You should avoid dismissal in this instance. As your employee can’t control their health condition, they could claim for unfair or constructive dismissal. Or if your employee’s condition falls under the Equality Act 2010, you could face a discrimination claim.
Q: How will workers prove that they’re medically exempt?
A: It’s not yet decided how workers will prove their medically-exempt status. Care home workers currently use the COVID-19 NHS app to show that they’re medically-exempt – so healthcare staff may do the same.
Q: Will I need to update staff contracts?
A: Yes, you will need to update your staff contracts. This is for both your current workforce and any future workers. You’ll need to add vaccination as a condition of their employment.
By law, your staff need to know about any changes to their written statement.
So, if you’re updating contracts to include mandatory vaccination, inform your staff in writing. You should do this within one month of making the change.
Q: How can I make vaccines mandatory in the workplace?
A: To meet the new government guidelines, you may need to make vaccination a condition of employment.
To do this, you need to:
- Update staff contracts.
- Redeploy or dismiss unvaccinated staff after the deadline.
- Avoid hiring non-vaccinated workers for frontline healthcare roles (if they’re not exempt).
Q: What should I do if my healthcare staff don’t want the vaccine?
A: If you have vaccine-hesitant staff, direct them to trusted resources which highlight the benefits of the vaccine. This can help lessen any fears or anxieties.
You could also consider inviting a vaccine expert to host a talk at your workplace. This gives your staff chance to ask questions and get expert reassurance.
Q: How can I encourage vaccinations for NHS and healthcare staff?
A: You should make it as easy as possible for staff to attend a vaccine appointment. This could include providing paid leave for staff to attend appointments or recover from any side effects.
Other ideas include:
- Running a vaccine awareness campaign with medically-accurate data.
- Offer incentives for taking the vaccine, like an extra day’s holiday.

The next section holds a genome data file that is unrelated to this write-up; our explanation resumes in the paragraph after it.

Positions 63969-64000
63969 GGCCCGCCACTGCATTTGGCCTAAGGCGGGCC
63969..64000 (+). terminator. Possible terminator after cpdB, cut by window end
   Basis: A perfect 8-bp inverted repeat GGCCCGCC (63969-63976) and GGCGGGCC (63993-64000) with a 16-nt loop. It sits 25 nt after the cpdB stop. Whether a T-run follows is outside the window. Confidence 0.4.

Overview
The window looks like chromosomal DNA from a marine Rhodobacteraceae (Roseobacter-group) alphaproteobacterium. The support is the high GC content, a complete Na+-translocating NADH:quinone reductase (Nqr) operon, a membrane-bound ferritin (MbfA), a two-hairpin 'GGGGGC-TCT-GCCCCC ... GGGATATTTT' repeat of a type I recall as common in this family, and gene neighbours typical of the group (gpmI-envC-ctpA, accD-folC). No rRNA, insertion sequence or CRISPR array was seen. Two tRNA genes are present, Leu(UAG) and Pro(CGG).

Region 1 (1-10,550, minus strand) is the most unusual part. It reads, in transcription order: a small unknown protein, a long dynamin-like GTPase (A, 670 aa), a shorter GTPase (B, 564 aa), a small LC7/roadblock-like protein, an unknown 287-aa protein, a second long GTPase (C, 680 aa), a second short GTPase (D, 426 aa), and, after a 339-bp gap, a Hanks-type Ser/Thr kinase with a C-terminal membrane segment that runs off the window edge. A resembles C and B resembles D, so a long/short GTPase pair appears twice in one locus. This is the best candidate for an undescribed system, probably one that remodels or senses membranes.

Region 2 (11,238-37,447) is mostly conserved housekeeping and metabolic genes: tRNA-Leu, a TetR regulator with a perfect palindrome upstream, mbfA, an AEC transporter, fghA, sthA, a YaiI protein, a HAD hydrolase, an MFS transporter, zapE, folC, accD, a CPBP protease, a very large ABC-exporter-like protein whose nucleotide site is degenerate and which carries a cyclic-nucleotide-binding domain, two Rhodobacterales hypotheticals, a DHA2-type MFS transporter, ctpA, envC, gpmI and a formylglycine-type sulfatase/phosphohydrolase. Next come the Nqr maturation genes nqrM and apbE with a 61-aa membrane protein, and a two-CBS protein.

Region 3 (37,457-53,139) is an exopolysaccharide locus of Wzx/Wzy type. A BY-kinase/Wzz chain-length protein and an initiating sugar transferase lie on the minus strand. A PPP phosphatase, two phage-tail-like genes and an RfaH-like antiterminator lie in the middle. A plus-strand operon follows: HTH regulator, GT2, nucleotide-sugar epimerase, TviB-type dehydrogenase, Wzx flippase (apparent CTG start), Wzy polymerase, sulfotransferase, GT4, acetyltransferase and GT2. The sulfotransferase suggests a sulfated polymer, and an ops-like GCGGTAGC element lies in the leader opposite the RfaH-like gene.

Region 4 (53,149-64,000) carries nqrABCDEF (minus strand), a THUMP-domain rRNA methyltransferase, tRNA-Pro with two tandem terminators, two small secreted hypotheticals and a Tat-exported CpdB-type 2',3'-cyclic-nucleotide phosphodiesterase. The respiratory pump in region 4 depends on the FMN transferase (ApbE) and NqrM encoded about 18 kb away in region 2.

Q: How can I redeploy unvaccinated workers?
A: If still you have non-vaccinated staff after the deadline, you could move them to a non-frontline role.
First, consider what redeployment opportunities are available in your workplace. This could be at a new location or in a different department.
If your employee accepts the new role, you will need to provide them with an updated contract outlining their new terms. If they refuse, you will need to dismiss them on the April deadline.
Q: Do I need to do anything before dismissing staff?
A: Dismissing unvaccinated (and non-exempt) staff should be your last resort. Before you get to this stage, you should:
- Encourage staff to be vaccinated (unless they’re exempt).
- Inform staff how their employment will change if they don’t take the vaccine.
- Invite employees to a formal meeting ahead of the deadline.
- See if you can change your employee’s duties or offer remote work.
- Redeploy your employee to a different (non-frontline) role.
If you’ve ticked off all these steps and still have unvaccinated staff, you will need to dismiss them.
Q: Are there any risks involved in dismissing unvaccinated staff?
A: Yes. Even though you have no choice but to dismiss non-vaccinated staff, you could still face a tribunal claim.
This could occur if you dismiss unvaccinated staff who are medically-exempt. If your employee can’t take the vaccine, they could claim for unfair or constructive dismissal. Or, if their condition is a protected characteristic, they could claim for discrimination.
And even if your staff aren’t exempt, you could still face claims if you don’t follow a fair disciplinary process. So you’ll need to follow your internal procedure and stick to Acas guidance.